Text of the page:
In June 2016, a new Code of Practice on governance and administration of trust-based money purchase schemes from the Pensions Regulator (the “Regulator”) is coming into force. As with all of the Regulator’s money purchase-related documents, this Code of Practice will need to be read and enforced in accordance with the Regulator’s six defined contribution (DC) principles. In our next bulletin we offer a detailed guide to the new DC code, but first, here’s a reminder of the six core values that trustees should keep in mind.
Principle 1: “Schemes are designed to be durable, fair and deliver good outcomes for members.”
This principle details the essential characteristics of a pension scheme and is focussed on members. Schemes should seek to offer flexible contribution structures as a way of being more engaging and attractive to members. The Regulator states that all members must receive value for money. Further, all members’ costs and charges, and their level of protection, must be clearly communicated. Upon retirement, there should also be a process in place which aims to help members to optimise their income.
Trustees should seek to mitigate the risks to members as far as possible, including investment risk. Investment options should be carefully considered, and objectives for each investment option should be identified and routinely reviewed.
Principle 2: “A comprehensive scheme governance framework is established at set-up, with clear accountabilities and responsibilities agreed and made transparent.”
This principle centres on establishing governance. The key features of this are accountability and the allocation of responsibility for the various elements of the running of the scheme. This will help to ensure a high level of quality. There must be ongoing monitoring of regulatory, financial, operational and compliance risks, and the suitability of investment options. Furthermore, the Regulator states that it is imperative that adequate resources and time are made available to carry out these tasks.
Principle 3: “Those who are accountable for scheme decisions and activity understand their duties and are fit and proper to carry them out.”
This principle concerns trustees and their administration of pension schemes: they must be fully aware of their duties and be capable of carrying them out effectively. All actions taken by trustees must be taken with the interests of all scheme members in mind and any conflict of interests must be managed effectively.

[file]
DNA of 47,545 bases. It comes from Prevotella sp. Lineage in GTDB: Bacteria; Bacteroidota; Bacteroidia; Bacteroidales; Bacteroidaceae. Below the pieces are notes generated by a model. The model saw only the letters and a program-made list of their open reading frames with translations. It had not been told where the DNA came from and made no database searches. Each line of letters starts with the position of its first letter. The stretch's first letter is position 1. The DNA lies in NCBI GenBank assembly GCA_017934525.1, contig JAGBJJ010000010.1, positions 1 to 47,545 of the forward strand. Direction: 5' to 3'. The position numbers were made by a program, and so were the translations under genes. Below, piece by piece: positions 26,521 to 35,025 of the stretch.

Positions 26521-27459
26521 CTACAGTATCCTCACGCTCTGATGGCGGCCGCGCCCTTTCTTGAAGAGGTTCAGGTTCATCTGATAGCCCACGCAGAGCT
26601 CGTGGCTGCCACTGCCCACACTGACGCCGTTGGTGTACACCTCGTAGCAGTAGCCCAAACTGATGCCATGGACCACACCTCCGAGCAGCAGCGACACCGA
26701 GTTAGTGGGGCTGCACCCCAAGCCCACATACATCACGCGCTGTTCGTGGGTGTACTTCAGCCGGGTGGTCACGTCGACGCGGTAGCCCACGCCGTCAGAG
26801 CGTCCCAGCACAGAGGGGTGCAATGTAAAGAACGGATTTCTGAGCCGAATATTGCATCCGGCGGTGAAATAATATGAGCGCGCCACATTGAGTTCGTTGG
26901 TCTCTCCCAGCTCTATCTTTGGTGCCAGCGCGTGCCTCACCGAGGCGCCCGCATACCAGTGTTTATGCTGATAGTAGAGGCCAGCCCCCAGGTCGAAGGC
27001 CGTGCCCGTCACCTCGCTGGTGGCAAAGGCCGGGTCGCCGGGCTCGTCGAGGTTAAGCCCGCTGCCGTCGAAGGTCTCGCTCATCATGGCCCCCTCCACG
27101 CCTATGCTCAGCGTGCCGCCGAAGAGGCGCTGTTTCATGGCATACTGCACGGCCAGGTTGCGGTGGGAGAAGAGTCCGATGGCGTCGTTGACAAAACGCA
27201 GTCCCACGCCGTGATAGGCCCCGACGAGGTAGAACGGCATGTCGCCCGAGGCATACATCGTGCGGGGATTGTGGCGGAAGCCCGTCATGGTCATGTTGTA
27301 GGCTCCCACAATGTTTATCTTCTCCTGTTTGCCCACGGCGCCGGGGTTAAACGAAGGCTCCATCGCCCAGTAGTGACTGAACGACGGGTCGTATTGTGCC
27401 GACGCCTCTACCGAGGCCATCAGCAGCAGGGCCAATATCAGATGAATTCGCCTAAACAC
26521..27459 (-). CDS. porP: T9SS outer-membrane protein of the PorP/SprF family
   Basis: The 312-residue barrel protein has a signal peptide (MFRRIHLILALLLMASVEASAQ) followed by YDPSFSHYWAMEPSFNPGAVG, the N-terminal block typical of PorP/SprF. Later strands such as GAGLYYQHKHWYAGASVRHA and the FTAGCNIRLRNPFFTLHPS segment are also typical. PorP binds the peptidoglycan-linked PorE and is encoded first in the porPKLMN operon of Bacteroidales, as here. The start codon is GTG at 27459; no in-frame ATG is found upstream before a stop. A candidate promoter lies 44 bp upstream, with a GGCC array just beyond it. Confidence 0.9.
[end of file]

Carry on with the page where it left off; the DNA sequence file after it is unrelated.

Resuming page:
Principle 4: “Schemes benefit from effective governance and monitoring through their full lifecycle.”
The Regulator acknowledges the importance of ongoing monitoring. Trustees are obliged to demonstrate their continued capability to carry out their duties, and there should be procedures in place to assess the effectiveness and performance of services provided by scheme advisers. Importantly, the Regulator notes that trustees must take appropriate steps to resolve issues which put member benefits at risk such as late and inaccurate payments of contributions.
Principle 5: “Schemes are well-administered with timely, accurate and comprehensive processes and records.”
The Regulator states that member data across all categories must be accurate and subject to regular monitoring. Financial transactions should also be processed accurately. Further, any transactions should be dealt with in a timeous manner as members’ benefits are at risk of being affected if there is a delay. Another feature of this principle is that adequate business and disaster recovery arrangements must be put in place.
Principle 6: “Communication to members is designed and delivered to ensure members are able to make informed decisions about their retirement savings.”
The Regulator states that it is essential that members are kept informed at all times. This includes informing them on a regular basis of the relationship between the level of their contributions and the eventual size of their pension fund; and of the importance of regularly reviewing the suitability of their investment choices. Further, all member communications must be delivered in a clear and engaging way. Scheme trustees should take care that they in no way mislead members as this can lead to members taking decisions which adversely affect their pension benefits. The Regulator also states that there should be appropriate communication in place for the entirety of the member’s relationship with the pension scheme, from joining to retirement.
As can be seen above, the six DC principles cover a wide range of issues concerning the governance and administration of trust-based money purchase pension schemes. The principles lay the foundations for the new DC code and should guide trustees in carrying out their duties. In our next bulletin, we dive into the detail of the new DC code and consider the actions trustees should take to ensure they are meeting the Regulator’s new standards.